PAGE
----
Plastic has become an integral part of our modern day existence, an undeniable convenience. There are endless uses of plastic in appliances, vehicles, packaging, toys, clothing, electronics even heart valves! As amazing and versatile as plastic is, the thought of it still makes me cringe. It is toxic, it encourages the use of petroleum products and it never breaks down completely. According to UrbanImpact.com, “when plastics are thrown into the landfill or into the water, they don’t biodegrade, they photodegrade, breaking down into smaller and smaller toxic bits. These bits contaminate our soil and our waterways.” With the rising awareness of the impact of these synthetic polymers on our precious ecosystem, I regularly ask myself, “How can I be more responsible with my use of plastic?”
My work as a sculptor and a painter finds me responsible for the many tools of my trade. Over the years I have always made room for them, housed them, stored them, cared for them. Specialty tools, basic hand tools, tools have I designed or built.My pantry filled with boxes, bottles and jars of powders, liquids and sprays. I have pounds of clay and wax, pots of paint, drills, hammers, wrenches, rulers, scales and other tools of measure. Many of the tools are made with plastic and many of them stored in plastic.
My favorite way of storing these treasures, these tools of creativity, are in tall, rolling, steel toolboxes. The kind you see in a mechanics shop or possibly your own garage. As much as I love these rugged, well-designed units, not everything fits in them and they are not easily transported. So, I turn to plastic, rigid plastic tubs and trunks in various sizes, some of which I have had for more than 20 years. Durable, stackable, sturdy and waterproof they play a critical role in corralling many of my things.
Researchers and scientists are studying the impact of plastic on the health of the planet and all of us living here. There is a vibrant conversation alive in our world today about natural, Earth-friendly alternatives and a growing number of resources to educate us about the value of recycling. The Environmental Protection Agency, here in the United States, offers a comprehensive website, www.epa.gov/recycle. In addition, try googling “recycling” and the name of your town, you may be surprised what there is to learn.Heart-centered people are stepping up. People committed to providing services to support us in the care of our Earth. Social media is a valuable resource for ideas and information. People share their personal practices and insights as well as what they learn from others.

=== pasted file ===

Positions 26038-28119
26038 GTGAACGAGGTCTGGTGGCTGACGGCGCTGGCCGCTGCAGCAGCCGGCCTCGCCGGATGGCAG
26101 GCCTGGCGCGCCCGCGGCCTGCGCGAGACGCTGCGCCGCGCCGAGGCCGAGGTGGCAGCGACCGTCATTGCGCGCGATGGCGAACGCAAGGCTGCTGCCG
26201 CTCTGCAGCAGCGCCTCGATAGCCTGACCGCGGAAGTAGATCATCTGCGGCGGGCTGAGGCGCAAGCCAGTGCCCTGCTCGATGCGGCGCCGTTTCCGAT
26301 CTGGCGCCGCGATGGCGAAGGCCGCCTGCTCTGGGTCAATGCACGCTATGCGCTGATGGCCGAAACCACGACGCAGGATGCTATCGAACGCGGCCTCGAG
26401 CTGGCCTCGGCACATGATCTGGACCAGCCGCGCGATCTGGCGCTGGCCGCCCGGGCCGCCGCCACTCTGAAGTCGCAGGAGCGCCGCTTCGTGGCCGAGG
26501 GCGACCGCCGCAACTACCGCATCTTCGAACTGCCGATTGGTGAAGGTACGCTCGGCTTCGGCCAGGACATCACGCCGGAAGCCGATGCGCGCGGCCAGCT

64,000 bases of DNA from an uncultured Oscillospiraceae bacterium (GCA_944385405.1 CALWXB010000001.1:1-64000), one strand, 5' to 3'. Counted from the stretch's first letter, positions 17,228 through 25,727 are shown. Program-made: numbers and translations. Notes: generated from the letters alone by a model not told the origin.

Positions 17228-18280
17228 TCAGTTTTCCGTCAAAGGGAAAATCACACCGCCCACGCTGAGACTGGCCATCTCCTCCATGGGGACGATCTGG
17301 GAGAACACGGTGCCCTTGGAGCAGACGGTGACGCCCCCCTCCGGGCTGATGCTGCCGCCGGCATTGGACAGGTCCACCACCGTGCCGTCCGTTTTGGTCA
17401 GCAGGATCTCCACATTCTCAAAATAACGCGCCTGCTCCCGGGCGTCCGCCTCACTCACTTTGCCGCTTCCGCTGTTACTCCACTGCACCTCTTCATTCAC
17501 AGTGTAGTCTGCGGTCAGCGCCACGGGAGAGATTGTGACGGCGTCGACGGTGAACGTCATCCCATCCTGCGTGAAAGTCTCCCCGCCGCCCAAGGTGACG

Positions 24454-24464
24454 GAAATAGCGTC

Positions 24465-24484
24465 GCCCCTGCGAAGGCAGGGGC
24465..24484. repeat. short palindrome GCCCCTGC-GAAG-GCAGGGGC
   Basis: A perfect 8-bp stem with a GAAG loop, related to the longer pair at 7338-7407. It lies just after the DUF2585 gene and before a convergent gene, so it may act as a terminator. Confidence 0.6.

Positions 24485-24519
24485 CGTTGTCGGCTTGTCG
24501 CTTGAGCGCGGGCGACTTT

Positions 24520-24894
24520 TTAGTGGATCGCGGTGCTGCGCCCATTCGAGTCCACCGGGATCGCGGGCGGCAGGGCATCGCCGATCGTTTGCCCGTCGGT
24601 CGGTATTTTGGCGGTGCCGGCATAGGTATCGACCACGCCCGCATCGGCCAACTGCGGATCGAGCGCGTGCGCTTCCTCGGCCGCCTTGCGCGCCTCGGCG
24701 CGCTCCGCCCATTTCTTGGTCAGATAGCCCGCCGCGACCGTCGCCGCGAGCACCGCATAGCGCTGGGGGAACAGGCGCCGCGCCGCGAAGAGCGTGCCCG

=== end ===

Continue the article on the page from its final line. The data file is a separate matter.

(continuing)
My invitation in writing this article is to ask us all to think carefully about the choices we make around our use of plastic and keep an eye open for alternatives. Can we make choices that do not include plastic? When we purchase something wrapped in plastic, are we recycling, reusing or repurposing?
There is much to learn about this incredibly convenient yet potentially harmful material. As we begin to take responsibility for the impact of our choices on the environment, as we educate ourselves about the alternatives available, here are 3 simple steps we can take today to create a positive impact:
•Recycle soft plastic grocery bags along with plastic paper towel and toilet paper packaging. Many non-food soft plastic wraps are also recyclable. Receptacles for these soft plastics can be found at most grocery stores and other large retailers.
•Remember to bring your reusable grocery bags when you go shopping. And reward yourself each time you do.
•Seek out alternatives to plastics containers. Consider stainless steel or glass.
Small acts, consciously chosen, add up to great things. Our awareness expands and new habits are created. We are clever beyond measure. We are wildly creative.Ours is a changing world and we are the key to making change happen. Namaste.